Assuntos
Quirópteros/virologia , Infecções por Rotavirus/transmissão , Infecções por Rotavirus/virologia , Rotavirus/genética , Zoonoses/transmissão , Zoonoses/virologia , Animais , /virologia , Diarreia/virologia , Variação Genética , Genoma Viral , Genótipo , Cavalos , Humanos , Metagenômica , Coronavírus da Síndrome Respiratória do Oriente Médio/isolamento & purificação , Filogenia , /isolamento & purificação
20.
Viruses ; 13(2)2021 01 23.
Artigo em Inglês | MEDLINE | ID: mdl-33498685

RESUMO

Nipah virus is a bat-borne paramyxovirus that produces yearly outbreaks of fatal encephalitis in Bangladesh. Understanding the ecological conditions that lead to spillover from bats to humans can assist in designing effective interventions. To investigate the current and historical processes that drive Nipah spillover in Bangladesh, we analyzed the relationship among spillover events and climatic conditions, the spatial distribution and size of Pteropus medius roosts, and patterns of land-use change in Bangladesh over the last 300 years. We found that 53% of annual variation in winter spillovers is explained by winter temperature, which may affect bat behavior, physiology, and human risk behaviors. We infer from changes in forest cover that a progressive shift in bat roosting behavior occurred over hundreds of years, producing the current system where a majority of P. medius populations are small (median of 150 bats), occupy roost sites for 10 years or more, live in areas of high human population density, and opportunistically feed on cultivated food resources-conditions that promote viral spillover. Without interventions, continuing anthropogenic pressure on bat populations similar to what has occurred in Bangladesh could result in more regular spillovers of other bat viruses, including Hendra and Ebola viruses.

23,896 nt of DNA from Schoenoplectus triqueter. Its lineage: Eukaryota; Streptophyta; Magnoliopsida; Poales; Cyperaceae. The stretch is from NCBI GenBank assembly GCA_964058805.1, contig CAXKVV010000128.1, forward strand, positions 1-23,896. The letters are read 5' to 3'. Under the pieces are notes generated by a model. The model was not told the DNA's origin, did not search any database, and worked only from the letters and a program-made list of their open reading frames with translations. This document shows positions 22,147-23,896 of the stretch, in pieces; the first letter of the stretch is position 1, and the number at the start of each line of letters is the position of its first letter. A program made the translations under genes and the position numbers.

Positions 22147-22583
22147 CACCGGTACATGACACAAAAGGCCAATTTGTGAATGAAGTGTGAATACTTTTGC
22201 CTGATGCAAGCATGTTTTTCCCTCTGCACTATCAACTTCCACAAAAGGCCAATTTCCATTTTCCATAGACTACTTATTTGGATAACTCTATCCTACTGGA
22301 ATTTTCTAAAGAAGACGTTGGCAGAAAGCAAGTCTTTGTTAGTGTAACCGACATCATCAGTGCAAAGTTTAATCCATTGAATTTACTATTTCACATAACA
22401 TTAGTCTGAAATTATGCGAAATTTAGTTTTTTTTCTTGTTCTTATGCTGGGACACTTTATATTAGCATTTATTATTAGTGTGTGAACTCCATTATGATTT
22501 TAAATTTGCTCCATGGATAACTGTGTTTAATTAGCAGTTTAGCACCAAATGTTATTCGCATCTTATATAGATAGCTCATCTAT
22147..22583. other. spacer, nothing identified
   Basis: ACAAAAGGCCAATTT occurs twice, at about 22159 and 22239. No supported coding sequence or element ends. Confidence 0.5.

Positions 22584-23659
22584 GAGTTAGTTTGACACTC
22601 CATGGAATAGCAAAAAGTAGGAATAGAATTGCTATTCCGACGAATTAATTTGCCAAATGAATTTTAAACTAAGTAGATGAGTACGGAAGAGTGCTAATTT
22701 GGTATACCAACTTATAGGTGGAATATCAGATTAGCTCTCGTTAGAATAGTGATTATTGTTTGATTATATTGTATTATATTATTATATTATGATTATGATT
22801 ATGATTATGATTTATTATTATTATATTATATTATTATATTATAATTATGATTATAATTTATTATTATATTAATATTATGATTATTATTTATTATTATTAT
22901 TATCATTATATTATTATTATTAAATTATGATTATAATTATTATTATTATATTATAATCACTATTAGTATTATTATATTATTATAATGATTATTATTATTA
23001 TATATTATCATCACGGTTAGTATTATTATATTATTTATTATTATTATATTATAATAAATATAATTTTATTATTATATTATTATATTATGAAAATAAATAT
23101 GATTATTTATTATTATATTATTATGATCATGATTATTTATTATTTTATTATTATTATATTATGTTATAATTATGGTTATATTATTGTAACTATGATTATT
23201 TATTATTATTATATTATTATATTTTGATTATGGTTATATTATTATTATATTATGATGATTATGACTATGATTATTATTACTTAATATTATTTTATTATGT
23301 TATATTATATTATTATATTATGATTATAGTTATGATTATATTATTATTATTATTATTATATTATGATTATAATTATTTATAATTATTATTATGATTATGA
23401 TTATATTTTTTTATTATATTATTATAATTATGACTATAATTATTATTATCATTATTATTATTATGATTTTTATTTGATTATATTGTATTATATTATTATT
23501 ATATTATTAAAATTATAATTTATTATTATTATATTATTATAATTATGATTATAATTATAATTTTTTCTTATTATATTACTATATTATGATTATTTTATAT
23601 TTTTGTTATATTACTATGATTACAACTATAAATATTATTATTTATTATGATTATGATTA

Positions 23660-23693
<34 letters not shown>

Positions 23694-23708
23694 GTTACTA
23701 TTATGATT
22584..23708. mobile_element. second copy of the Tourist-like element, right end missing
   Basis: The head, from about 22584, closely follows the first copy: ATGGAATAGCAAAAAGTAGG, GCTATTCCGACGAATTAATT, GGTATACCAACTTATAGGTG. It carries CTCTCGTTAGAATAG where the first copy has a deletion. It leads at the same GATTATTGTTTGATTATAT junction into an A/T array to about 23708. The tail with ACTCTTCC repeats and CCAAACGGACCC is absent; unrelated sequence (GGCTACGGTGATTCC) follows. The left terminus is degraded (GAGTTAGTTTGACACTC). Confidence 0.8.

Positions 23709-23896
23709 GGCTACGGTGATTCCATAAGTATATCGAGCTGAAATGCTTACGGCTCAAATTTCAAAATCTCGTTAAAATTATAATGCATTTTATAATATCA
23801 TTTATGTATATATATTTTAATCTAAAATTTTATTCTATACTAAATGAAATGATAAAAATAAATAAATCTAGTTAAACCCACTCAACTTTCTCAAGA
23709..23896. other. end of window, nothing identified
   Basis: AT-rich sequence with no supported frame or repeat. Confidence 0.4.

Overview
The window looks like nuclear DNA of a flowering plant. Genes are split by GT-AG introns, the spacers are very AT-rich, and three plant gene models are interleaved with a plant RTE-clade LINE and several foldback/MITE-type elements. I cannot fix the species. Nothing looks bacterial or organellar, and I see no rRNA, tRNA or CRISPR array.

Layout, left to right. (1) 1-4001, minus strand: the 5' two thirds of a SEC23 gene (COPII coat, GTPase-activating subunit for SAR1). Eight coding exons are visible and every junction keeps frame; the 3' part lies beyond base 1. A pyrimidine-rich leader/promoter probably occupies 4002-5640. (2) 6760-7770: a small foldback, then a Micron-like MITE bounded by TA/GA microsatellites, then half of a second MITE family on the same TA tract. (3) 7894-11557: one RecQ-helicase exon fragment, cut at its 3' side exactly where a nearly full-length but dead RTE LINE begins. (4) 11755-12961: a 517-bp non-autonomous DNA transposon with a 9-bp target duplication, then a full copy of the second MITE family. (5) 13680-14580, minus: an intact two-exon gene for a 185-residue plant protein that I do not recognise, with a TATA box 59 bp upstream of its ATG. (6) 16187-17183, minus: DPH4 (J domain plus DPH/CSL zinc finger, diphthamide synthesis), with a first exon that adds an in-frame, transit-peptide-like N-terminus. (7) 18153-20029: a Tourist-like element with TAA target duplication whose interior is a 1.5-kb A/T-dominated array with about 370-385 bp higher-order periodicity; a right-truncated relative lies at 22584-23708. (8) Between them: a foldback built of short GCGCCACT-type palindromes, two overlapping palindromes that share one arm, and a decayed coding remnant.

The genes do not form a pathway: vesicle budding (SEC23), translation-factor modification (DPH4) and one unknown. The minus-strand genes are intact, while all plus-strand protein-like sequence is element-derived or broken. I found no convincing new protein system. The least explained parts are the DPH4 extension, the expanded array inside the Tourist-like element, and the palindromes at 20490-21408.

Assuntos
Quirópteros/virologia , Comportamento Alimentar , Infecções por Henipavirus/epidemiologia , Infecções por Henipavirus/veterinária , Vírus Nipah/genética , Animais , Bangladesh/epidemiologia , Quirópteros/fisiologia , Surtos de Doenças , Florestas , Humanos , Modelos Lineares , Estações do Ano , Zoonoses/epidemiologia , Zoonoses/virologia